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Zwift participation record broken during Team Ineos eRide

Chris Froome was one of the Team Ineos riders who took part in a mass-participation eRide on Zwift before going on to take sixth place in his team’s first Zwift eRace
Chris Froome was one of the Team Ineos riders who took part in a mass-participation eRide on Zwift before going on to take sixth place in his team’s first Zwift eRace (Image credit: Zwift / Team Ineos)

While Rohan Dennis later won the Team Ineos eRace on the Zwift indoor-riding platform on Sunday, fans joined the team's riders and staff earlier in the day for a mass-participation eRide, setting a new record for the amount of riders taking part in a single event on the platform, with 15,530 riders logged as riding together.

While neither Team Ineos nor Zwift have announced what the previous record was for a single event, Zwiftinsider.com reported at the end of last month that a reader had sent in a screenshot of 28,305 riders concurrently using the platform – all riding different events, or training on their own or with others – with huge numbers flocking to Zwift due to the current lockdowns and limitations around the world as a result of the ongoing coronavirus pandemic.

Team Ineos riders including four-time Tour de France winner Chris Froome took part in the eRide, with riders clad in the British team's bright-orange training jerseys. Later, for the 'Alpe du Zwift' eRace, which all 30 of the squad's riders took part in, the Team Ineos riders switched to a special digital version of their more-common burgundy team kit, marking main sponsor Ineos's initiative to supply a million bottles of hand sanitiser to hospitals around Europe to help in the fight against the COVID-19 outbreak.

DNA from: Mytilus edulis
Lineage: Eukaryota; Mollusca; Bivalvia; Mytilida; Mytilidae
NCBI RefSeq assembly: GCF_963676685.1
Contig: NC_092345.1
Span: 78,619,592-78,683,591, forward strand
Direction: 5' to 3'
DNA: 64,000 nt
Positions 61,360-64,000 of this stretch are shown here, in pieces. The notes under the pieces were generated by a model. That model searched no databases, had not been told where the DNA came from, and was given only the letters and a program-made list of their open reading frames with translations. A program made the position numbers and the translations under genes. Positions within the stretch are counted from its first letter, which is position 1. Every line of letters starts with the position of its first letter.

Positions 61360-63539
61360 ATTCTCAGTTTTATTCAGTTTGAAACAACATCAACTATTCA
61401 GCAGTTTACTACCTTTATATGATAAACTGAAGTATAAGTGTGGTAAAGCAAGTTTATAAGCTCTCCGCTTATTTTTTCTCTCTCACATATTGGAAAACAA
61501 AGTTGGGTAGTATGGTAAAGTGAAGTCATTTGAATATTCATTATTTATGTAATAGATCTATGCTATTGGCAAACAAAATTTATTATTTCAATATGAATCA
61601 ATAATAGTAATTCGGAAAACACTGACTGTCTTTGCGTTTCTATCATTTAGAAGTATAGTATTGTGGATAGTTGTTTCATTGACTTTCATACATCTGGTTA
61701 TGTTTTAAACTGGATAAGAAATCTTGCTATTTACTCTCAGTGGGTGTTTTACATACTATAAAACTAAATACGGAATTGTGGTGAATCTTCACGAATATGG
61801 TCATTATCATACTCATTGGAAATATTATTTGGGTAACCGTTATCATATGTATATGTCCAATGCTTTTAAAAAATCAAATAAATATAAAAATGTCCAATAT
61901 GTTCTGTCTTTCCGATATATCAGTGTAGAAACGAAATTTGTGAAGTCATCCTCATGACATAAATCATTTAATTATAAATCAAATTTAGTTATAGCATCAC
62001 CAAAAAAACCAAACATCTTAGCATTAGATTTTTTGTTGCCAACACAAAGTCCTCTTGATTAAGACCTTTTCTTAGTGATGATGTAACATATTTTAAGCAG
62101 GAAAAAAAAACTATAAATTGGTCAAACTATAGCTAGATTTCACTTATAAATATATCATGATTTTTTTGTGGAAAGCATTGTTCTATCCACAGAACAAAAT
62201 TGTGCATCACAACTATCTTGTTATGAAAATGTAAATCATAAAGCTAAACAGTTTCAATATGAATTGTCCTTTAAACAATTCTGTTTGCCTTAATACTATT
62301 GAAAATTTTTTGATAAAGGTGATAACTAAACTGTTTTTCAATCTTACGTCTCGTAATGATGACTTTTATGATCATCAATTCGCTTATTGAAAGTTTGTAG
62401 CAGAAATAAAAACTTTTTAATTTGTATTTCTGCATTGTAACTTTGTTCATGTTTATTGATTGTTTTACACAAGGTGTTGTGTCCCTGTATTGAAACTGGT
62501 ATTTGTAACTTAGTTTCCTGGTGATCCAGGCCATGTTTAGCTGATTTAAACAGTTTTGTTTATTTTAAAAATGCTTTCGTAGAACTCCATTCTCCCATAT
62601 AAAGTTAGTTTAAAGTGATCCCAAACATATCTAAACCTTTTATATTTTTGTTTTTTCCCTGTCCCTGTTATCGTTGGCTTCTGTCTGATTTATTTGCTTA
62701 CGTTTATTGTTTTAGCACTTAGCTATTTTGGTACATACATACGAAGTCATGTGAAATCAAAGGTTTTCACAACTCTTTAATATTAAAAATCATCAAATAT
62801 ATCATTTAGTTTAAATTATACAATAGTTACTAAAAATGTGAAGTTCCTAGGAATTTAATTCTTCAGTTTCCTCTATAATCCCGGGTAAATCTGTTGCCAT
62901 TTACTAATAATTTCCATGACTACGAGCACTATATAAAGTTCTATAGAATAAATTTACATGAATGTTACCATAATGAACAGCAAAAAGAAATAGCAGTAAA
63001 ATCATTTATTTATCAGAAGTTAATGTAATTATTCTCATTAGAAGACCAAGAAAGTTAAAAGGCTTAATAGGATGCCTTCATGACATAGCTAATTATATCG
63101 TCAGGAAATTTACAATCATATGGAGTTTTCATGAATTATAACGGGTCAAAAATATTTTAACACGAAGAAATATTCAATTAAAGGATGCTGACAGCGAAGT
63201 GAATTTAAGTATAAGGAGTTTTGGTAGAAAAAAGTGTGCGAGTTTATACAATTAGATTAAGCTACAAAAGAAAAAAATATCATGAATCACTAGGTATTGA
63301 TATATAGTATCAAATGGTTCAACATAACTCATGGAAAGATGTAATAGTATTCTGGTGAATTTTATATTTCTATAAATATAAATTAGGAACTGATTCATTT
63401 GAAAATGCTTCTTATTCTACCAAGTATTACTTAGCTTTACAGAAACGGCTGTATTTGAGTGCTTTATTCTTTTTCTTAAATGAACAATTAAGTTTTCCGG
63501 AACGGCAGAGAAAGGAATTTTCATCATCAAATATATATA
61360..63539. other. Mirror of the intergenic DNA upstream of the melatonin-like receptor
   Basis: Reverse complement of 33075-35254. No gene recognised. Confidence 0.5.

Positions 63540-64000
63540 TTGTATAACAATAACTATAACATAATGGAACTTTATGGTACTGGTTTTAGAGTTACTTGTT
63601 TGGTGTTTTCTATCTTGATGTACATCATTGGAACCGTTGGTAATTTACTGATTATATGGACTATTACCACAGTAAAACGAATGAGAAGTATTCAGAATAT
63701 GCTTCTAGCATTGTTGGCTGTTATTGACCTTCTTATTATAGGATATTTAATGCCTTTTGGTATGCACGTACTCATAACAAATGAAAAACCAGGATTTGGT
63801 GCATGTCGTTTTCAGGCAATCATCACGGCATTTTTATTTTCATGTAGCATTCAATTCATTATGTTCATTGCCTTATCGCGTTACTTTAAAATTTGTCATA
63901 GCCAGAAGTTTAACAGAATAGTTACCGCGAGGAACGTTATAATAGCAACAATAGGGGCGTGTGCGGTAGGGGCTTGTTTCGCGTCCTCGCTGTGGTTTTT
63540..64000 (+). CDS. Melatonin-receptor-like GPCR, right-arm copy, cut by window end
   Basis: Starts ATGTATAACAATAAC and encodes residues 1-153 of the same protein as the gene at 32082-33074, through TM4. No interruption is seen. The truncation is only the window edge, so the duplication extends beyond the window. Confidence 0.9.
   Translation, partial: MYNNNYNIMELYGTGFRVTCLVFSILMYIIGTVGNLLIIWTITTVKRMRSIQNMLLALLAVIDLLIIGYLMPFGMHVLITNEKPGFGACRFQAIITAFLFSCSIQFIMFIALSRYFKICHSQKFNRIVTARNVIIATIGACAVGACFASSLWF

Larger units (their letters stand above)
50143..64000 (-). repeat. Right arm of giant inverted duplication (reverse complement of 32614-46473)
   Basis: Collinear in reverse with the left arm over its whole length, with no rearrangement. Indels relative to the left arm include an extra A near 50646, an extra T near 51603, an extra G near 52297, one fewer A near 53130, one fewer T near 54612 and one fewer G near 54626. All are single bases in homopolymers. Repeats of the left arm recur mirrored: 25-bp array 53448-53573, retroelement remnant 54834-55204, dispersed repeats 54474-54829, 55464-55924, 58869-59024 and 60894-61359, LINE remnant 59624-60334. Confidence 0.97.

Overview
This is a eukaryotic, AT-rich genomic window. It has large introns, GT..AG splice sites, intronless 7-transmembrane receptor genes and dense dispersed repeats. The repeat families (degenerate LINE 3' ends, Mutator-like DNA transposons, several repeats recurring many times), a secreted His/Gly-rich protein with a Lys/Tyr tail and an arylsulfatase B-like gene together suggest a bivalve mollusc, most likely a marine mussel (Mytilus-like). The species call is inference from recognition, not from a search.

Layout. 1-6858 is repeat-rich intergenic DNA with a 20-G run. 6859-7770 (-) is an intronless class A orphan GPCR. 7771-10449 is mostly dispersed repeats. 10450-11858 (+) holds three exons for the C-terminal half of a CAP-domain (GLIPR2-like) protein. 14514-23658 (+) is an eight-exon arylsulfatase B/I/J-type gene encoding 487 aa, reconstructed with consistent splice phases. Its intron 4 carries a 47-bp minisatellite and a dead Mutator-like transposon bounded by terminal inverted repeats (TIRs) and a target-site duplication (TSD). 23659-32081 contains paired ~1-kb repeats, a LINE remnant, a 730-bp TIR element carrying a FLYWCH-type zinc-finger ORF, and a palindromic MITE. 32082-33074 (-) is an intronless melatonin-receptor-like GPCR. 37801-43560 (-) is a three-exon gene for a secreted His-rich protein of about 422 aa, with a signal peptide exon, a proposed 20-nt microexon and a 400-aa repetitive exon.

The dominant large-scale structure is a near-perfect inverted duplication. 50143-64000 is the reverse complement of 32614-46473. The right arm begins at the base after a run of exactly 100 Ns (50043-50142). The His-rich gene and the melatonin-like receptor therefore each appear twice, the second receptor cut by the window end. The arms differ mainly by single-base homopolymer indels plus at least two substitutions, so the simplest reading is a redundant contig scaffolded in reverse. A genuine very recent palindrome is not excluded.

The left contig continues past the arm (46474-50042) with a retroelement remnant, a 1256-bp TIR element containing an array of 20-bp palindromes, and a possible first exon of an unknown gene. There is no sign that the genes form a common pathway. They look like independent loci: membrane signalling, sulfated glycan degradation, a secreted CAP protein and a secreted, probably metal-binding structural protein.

"Ineos are using their raw materials to make hand sanitiser and give it free to hospitals around Europe," said team principal Dave Brailsford in a press release. "We're running the distribution into the hospitals, and our logistics team are doing a brilliant job of getting it to where it's needed most.

"In these moments, everybody has got to muck in, and we've all got to play our part. We're used to being performers – people normally come to watch us – but the performers at the moment are the health workers. We're getting behind them and doing everything that we can in sport to support them," he said.

"I was absolutely gripped, and it was really enjoyable to watch," Brailsford added on watching his riders race each other on Zwift.

"Fair play to Rohan – you can see why he's the world time trial champion. You can see Eddie [Dunbar, second place] is in pretty good shape, but I think the rider that caught my eye was Chris Froome," he said of the British rider who finished sixth in Sunday's eRace, and is on his way back to full fitness after crashing out during a reconnaissance ride of the stage 4 time trial at the 2019 Critérium du Dauphiné and being left with various fractures, including to his femur, neck and sternum.

"That's a hell of a ride from a guy who is coming back, and that's a great indicator that he's on track and going to be in the mix when we get back out there on the road," said Brailsford.